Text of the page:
Impala Platinum Holdings revived its pursuit of Royal Bafokeng Platinum, seeking control of the smaller South African miner in an escalating battle with Northam Platinum.
Implats, as the miner is known, offered R150 in cash and shares to RBPlat shareholders, valuing the company at about R43.4 billion ($2.7 billion). That comes after Northam Platinum earlier this month agreed to pay R180 a share for a 32.8% stake in RBPlat, thwarting Implats’ initial approach.
Implats has long wanted to own Royal Bafokeng’s low-cost mechanized assets, which are key to prolonging the life of its own deep-level operations in the adjacent Rustenburg mining complex. While Northam swooped to buy out RBPlat’s biggest shareholder, Implats Chief Executive Officer Nico Muller is still determined to gain majority control.
“Our ambition is to develop to a control position,” the CEO said on a call Monday, after Implats already built a 24.5% stake in RBPlat. “We see the shareholder support that we got already as a proxy of potential support that we can expect going forward.”
Implats said Abax Investments, Allan Gray, Coronation Asset Management, MandG Investment Managers and Ninety One SA have already sold their shares to the company. RBPlat surged 14% to R138.33 as of 1:28 p.m. in Johannesburg.
Implats said its offer — a 24% premium to RBPlat’s closing price on November 26 — provided “compelling value” for shareholders. The offer will open in mid-January for 30 days, and could be extended for another 15 days, said Kirthanya Pillay, the company’s group executive for corporate development.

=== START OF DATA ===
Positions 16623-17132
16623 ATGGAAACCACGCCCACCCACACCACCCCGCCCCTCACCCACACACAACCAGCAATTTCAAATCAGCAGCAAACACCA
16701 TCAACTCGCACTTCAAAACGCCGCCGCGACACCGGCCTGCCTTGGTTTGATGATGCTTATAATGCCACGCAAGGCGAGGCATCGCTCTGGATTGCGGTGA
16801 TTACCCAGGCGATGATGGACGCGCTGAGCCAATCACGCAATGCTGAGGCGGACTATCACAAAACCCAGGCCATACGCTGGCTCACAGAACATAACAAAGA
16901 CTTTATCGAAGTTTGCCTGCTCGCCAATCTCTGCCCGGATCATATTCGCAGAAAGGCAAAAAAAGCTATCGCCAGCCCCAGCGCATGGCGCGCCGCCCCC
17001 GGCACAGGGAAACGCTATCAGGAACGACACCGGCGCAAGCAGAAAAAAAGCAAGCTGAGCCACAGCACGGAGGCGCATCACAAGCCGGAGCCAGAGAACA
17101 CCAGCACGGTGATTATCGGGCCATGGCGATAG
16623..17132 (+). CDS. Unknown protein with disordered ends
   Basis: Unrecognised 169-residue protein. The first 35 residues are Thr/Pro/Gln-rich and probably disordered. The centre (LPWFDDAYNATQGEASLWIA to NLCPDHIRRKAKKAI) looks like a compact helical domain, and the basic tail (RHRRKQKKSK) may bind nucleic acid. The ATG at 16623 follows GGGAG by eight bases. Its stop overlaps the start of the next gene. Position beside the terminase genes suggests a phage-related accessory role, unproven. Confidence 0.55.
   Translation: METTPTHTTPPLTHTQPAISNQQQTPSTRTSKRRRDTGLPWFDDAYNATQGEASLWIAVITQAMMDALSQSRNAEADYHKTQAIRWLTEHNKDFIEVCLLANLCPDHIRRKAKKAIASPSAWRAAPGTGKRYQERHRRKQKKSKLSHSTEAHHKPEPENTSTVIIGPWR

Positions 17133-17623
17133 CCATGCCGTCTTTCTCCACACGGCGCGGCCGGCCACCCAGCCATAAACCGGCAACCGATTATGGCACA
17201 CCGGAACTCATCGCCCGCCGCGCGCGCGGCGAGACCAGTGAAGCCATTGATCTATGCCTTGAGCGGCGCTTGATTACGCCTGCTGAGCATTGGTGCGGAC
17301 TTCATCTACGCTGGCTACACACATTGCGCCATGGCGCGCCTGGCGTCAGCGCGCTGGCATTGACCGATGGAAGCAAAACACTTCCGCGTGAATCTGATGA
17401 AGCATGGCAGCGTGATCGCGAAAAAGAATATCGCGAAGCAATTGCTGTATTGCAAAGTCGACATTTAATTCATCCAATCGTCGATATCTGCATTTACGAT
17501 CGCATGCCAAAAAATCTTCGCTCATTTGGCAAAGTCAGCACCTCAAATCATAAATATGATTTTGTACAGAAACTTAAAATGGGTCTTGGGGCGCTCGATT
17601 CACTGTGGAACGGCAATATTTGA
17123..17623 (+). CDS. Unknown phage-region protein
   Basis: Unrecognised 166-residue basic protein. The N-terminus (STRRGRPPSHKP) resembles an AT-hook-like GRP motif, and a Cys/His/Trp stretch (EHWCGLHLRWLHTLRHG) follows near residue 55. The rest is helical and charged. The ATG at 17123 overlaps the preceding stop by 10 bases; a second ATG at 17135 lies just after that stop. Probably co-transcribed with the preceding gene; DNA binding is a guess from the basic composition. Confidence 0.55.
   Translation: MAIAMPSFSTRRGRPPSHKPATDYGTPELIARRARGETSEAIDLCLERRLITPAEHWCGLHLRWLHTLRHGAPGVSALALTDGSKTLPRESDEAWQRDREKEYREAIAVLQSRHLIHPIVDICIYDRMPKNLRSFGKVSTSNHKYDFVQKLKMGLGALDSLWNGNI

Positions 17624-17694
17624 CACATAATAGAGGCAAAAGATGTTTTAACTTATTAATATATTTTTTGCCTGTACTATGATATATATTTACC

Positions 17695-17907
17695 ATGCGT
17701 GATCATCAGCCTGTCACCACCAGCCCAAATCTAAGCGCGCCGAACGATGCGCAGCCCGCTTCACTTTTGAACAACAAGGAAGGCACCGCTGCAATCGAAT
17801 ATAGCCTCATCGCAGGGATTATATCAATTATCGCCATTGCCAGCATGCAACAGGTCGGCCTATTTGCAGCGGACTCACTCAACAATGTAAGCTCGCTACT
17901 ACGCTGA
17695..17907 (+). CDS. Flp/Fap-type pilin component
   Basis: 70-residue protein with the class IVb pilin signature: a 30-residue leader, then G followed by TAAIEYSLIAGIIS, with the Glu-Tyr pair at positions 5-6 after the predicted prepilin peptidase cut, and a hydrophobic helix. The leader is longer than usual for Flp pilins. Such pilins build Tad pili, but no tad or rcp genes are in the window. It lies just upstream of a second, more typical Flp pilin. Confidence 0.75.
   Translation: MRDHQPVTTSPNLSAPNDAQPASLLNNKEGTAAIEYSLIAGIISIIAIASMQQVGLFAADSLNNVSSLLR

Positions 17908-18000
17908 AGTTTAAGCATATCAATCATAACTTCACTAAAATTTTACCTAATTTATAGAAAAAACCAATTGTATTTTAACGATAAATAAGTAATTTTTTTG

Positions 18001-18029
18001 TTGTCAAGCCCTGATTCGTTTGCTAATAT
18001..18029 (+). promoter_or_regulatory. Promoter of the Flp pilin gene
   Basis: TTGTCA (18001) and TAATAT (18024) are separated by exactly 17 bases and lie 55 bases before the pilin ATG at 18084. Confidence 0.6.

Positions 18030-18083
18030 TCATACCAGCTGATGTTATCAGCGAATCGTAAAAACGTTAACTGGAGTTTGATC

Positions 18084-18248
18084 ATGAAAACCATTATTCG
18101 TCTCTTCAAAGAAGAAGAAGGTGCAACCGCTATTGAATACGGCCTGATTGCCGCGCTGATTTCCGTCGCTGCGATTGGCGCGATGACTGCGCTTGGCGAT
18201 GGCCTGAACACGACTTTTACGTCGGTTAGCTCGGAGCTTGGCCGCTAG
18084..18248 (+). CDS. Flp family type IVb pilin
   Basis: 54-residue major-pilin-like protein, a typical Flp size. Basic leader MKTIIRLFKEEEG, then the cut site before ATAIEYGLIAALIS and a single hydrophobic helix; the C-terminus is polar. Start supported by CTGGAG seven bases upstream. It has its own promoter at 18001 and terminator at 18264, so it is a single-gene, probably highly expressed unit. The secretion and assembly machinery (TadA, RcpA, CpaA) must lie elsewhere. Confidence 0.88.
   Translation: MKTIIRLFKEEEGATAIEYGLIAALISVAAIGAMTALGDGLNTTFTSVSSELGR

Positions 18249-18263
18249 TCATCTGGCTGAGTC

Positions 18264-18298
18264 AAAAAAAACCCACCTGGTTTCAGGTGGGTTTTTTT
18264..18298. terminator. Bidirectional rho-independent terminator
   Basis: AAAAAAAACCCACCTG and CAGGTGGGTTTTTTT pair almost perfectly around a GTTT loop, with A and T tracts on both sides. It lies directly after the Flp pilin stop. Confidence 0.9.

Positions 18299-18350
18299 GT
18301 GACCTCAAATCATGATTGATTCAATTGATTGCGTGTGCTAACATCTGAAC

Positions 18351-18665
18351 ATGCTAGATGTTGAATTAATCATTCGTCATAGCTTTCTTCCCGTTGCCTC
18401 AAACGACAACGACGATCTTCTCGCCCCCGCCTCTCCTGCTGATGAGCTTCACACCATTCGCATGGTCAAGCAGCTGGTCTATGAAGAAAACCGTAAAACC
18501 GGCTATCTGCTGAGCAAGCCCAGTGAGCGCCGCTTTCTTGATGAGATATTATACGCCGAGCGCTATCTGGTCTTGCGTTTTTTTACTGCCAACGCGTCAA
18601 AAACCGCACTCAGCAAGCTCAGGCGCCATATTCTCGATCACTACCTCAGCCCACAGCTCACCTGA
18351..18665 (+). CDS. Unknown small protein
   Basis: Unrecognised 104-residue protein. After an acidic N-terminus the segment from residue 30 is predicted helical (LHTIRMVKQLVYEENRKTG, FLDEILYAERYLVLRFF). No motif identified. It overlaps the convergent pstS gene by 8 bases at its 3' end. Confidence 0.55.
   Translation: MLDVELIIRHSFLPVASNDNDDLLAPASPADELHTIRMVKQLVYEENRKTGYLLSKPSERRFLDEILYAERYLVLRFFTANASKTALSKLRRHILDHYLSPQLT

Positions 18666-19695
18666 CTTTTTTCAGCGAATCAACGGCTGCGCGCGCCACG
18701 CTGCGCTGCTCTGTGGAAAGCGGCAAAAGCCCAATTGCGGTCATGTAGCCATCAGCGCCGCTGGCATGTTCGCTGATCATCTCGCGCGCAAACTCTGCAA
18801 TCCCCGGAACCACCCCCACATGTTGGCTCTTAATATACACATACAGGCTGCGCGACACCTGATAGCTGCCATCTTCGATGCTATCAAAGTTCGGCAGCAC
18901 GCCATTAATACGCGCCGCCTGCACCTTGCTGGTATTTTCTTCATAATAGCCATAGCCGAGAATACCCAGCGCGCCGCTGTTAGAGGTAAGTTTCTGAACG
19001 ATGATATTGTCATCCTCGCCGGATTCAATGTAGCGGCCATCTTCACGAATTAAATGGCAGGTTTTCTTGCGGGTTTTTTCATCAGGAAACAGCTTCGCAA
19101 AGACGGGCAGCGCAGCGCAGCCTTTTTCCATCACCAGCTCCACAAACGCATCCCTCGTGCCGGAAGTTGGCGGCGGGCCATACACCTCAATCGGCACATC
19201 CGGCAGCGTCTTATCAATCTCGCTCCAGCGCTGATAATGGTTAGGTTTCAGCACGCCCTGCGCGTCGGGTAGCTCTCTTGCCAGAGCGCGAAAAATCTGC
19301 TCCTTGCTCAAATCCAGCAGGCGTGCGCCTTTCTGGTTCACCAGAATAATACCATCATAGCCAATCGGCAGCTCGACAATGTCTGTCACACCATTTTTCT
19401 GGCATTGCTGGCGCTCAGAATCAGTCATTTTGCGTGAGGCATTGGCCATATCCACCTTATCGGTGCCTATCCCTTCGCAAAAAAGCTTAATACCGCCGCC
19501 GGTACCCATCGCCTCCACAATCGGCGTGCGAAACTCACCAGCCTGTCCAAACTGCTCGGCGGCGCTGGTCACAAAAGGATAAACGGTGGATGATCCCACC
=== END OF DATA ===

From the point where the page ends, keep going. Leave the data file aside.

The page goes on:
Muller said Northam was unlikely to follow up with a general offer immediately, following its purchase of the stake owned by Royal Bafokeng Holdings — the investment arm of the Bafokeng nation that’s led by King Kgosi Leruo Molotlegi and his advisers.
“There is a clear indication R180 a share it offered to RBH is probably not repeatable,” said Muller, adding that he doesn’t expect Northam to sell its stake. The CEO said having Northam as a shareholder in RBPlat is an advantage because of the company’s “strong operational track record.”
Leon Van Schalkwyk, a spokesman for Northam, didn’t immediately respond to calls seeking comment. Northam’s audacious bid for the RBH shares reflected the growth ambitions of CEO Paul Dunne. Northam has an option to raise its stake in RBPlat to 36%, and earlier this month said that holding could provide a platform for a possible combination of the two miners in the medium term.
RBPlat said in a separate statement it has appointed PSG Capital as an independent expert to assess the Implats offer.
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